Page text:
This week I had an interesting (and heated, of course) conversation on the Northwest C++ Group mailing list, following an Agile/Design Patterns webinar announce by Alan Shalloway.
I responded to the announcement in a sarcastic tone that some people found funny. Some consultants felt offended by the "unfriendly remarks". Boo hoo!
Several people gave examples of how Agile had been misused in real-life projects.
Read the above line again, because that's where the crux of the problem with Agile is: it is more often misunderstood and misused than not (hm, where did I hear that before? "Communism is not bad, it was just incorrectly applied by the Soviet Block").
Defending Agile on such grounds is equivalent to saying that there's nothing wrong with using raw pointers in C and C++, people just have to learn to do it right; hire expensive consultants and trainers to tell them how to avoid dangling pointers and such. What about using smart pointers or a garbage-collected language, then?
Has it not been said of yore that programming languages and APIs should be designed so that they encourage the correct use rather than the other way around?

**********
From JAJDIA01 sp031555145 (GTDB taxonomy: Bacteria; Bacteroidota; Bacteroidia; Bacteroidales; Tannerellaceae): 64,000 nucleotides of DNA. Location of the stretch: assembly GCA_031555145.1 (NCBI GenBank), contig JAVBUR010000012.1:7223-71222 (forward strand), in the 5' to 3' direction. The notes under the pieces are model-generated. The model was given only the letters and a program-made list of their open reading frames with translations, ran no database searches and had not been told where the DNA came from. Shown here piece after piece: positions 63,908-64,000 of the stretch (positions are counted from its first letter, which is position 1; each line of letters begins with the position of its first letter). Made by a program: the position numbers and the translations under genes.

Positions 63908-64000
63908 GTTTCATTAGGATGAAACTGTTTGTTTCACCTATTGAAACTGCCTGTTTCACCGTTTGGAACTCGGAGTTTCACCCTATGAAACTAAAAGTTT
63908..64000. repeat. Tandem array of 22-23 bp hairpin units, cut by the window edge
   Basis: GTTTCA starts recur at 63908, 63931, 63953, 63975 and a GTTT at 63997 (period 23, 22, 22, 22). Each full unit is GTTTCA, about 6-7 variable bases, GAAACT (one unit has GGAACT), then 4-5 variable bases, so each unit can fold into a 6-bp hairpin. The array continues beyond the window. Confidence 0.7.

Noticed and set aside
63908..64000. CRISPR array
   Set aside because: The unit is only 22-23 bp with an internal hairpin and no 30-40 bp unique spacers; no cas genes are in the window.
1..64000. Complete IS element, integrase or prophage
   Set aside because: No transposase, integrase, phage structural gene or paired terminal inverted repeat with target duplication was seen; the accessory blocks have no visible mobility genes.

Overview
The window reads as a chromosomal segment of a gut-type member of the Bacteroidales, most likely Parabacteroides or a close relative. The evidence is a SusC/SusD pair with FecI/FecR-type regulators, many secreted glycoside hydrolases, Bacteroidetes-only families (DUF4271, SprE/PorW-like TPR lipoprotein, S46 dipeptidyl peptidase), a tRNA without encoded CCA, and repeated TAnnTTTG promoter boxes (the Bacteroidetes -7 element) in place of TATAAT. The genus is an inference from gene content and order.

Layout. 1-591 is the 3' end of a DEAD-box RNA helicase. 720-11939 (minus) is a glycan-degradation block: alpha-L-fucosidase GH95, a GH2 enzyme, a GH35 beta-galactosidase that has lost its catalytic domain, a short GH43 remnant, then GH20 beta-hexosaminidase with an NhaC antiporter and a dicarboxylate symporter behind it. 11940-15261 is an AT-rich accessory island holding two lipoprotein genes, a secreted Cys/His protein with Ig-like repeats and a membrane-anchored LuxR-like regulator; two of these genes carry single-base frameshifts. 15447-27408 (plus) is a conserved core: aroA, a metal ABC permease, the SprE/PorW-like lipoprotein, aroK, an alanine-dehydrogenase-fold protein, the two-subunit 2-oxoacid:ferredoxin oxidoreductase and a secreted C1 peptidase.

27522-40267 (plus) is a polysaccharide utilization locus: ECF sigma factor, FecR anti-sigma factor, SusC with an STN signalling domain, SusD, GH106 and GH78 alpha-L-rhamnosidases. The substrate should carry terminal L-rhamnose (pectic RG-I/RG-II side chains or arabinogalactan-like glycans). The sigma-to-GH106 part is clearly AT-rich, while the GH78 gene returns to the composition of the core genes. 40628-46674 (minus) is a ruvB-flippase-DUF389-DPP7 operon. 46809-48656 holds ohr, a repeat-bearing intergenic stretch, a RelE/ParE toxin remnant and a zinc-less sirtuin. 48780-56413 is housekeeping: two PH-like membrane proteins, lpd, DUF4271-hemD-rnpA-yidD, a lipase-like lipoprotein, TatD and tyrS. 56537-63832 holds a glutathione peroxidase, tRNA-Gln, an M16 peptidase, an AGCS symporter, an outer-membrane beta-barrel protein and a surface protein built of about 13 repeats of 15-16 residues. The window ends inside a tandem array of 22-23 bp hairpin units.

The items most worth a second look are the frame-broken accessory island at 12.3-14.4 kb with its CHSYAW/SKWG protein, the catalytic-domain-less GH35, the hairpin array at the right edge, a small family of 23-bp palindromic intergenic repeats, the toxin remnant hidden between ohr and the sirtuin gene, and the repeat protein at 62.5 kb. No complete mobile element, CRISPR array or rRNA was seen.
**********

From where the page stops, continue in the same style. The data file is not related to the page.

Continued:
If Agile encourages incorrect usage, then it is not a well-designed methodology. It needs some serious patching.
I showed the above paragraphs to a friend and he quickly rebutted me: "You criticize Agile yet you do not even know what Agile is. Please define Agile for me".
Awesome point! It greatly explains the misuse of the methodology: people hear the word and go ahead and apply whatever they think Agile is. Like some manager dude who does not allow his developers to fix memory leaks, because such activity is not covered by a "user story" on his cork board.
XP, Agile, Test Driven Development have become anti-brands. These buzzwords have been so badly abused that they are now diluted.
Even worse, Agile is now associated (in many people's minds anyway) with weaselly consultants and incompetent managers.